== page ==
Changes at Canada’s Major Arts Funder Part 1: New Suits

by Rea McNamara on August 5, 2015 Canada + Newswire

Lassonde Gold Jacket

What can a man in a gold suit tell us about the Canada Council? As of last week, a hell of a lot more than you think. The country’s leading supporter of the arts appointed philanthropist and  mining sector legend Pierre Lassonde as the new Chair of its Board of Directors. Lassonde, a literal golden bro of the Canadian Mining Hall of Fame, replaces Joseph L. Rotman, the principal benefactor of the University of Toronto’s business school who passed away in January. The news comes just two months after the council finally released an outline of its #newfundingmodel, which will launch in 2017 and see the current 147 disciplinary programs streamlined into 6 non-disciplinary programs.

Of the appointment, Canada Council Director and CEO Simon Brault obliquely noted in the press release how it comes at a time when the Council and its Board “are engaged in a process of transformation designed to scale up the impact of our investments to support the creation and sharing of Canadian art and literature at home and abroad.”

But given the critical juncture and Rotman’s looming legacy — he was formerly the chair of the Art Gallery of Ontario, and renewed his initial five year tenure in 2013 for another five — it be helpful if the Council could tell us what Lassonde will do, and why exactly he was hired, beyond being “well-known for his ability to analyze and understand the risks, and, even more so, the opportunities of the business world.”

The Canada Council is governed by the 11-member Board, who reportedly meets at least three times a year to discuss the Council’s policies, programs, budgets and grant decisions. In last year’s annual report, highlights included the Board “review[ing] plans for the modernization of the Council’s systems” and approving major program changes and grants exceeding $100,000. (They also met four times in Ottawa at the Canada Council’s new headquarters, and were collectively paid $126,663 for their efforts.) So it appears the board, which is full of suits, has a say on who gets funding; currently, the Canada Council operates on a budget of over $191 million.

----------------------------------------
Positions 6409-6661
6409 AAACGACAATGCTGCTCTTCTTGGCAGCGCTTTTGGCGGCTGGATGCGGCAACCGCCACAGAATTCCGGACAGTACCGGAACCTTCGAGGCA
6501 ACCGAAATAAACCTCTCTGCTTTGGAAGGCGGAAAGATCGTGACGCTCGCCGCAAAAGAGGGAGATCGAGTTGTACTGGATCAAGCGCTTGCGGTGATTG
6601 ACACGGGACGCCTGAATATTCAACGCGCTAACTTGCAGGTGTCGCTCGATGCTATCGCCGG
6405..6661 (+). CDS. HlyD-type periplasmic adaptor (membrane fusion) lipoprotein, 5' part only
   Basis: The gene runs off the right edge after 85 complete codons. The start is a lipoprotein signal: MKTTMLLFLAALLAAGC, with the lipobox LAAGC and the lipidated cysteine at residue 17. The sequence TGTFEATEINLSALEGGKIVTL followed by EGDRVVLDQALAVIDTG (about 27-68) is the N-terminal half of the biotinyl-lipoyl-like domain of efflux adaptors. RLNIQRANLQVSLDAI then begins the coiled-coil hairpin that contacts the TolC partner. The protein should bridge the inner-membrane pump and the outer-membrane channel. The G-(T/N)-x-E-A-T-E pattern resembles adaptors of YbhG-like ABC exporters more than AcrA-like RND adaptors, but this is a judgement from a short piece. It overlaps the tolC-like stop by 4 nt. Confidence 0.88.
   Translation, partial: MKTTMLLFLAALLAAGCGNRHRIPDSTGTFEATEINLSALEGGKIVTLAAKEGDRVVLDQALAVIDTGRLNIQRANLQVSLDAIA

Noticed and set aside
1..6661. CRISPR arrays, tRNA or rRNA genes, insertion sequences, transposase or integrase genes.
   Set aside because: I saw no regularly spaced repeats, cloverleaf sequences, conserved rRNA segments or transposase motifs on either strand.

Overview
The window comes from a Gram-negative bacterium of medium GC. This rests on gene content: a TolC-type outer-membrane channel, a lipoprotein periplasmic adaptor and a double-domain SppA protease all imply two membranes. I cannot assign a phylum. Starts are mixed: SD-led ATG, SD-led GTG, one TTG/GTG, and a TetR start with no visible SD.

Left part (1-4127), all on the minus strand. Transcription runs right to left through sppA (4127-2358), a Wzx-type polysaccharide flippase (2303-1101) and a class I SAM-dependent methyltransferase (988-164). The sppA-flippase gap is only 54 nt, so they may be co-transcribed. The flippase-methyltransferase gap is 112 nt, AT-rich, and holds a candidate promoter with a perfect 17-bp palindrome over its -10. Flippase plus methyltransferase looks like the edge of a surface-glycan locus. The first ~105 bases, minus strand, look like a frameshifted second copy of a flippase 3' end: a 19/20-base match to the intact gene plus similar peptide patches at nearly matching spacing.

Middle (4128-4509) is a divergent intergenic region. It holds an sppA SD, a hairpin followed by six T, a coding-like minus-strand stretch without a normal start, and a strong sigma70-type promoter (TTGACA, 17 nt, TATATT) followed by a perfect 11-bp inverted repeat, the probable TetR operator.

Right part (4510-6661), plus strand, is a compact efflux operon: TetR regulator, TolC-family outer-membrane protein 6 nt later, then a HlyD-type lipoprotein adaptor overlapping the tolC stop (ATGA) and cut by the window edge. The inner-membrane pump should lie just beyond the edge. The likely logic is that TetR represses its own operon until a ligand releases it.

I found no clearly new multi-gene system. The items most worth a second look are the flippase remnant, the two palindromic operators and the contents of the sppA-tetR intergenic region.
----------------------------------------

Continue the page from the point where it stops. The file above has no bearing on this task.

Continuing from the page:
So, who is this man in the golden suit and what are his qualifications? He’s a French-Canadian mining millionaire: past president of not-so-great major miner Newmont Mining, former chairman of the World Gold Council, and current Chairman of Franco-Nevada, a gold-focused royalty company he co-founded thirty years ago. It’s frequently praised for originating in the resource sector the public royalty business model where mining companies maintain control of their properties and investors reap the revenues without being involved with operations. (I know, that’s a lot of business jargon, but he spent $2 million on a deal in the 1980s that has since generated $800 million. He’s a businessman who likes to collect Canadian painters like Jean Paul Riopelle and throw big parties in the South of France.) Philanthropy-wise, his record includes funding the building of academic buildings supporting “new entrepreneurship” and since 2006, he’s been chairman of the board for Musée national des beaux-arts du Québec.

Lassonde’s impact remains to be seen, but he’ll likely be the caretaker on the “Strengthening Connections” 2011-2016 corporate plan, which places emphasis on public engagements with the arts and new technologies. The opacity in the Canada Council’s announcement is remarkably similar to the slow delivery of news regarding its granting system overhaul: further details regarding the plan won’t be released until… November. This won’t affect the current cycle of grants, but it certainly gives professionals plenty of time to get worried about the unknowns of all these changes. Perhaps by then we’ll get a better sense of what Lassonde’s direction will be, especially on the next five-year corporate strategic plan.

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